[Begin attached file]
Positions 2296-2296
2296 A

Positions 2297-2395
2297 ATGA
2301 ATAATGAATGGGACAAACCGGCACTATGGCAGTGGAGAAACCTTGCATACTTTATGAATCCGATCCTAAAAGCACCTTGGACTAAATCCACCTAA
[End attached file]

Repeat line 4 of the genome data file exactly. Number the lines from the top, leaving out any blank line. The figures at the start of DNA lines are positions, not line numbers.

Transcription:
2297 ATGA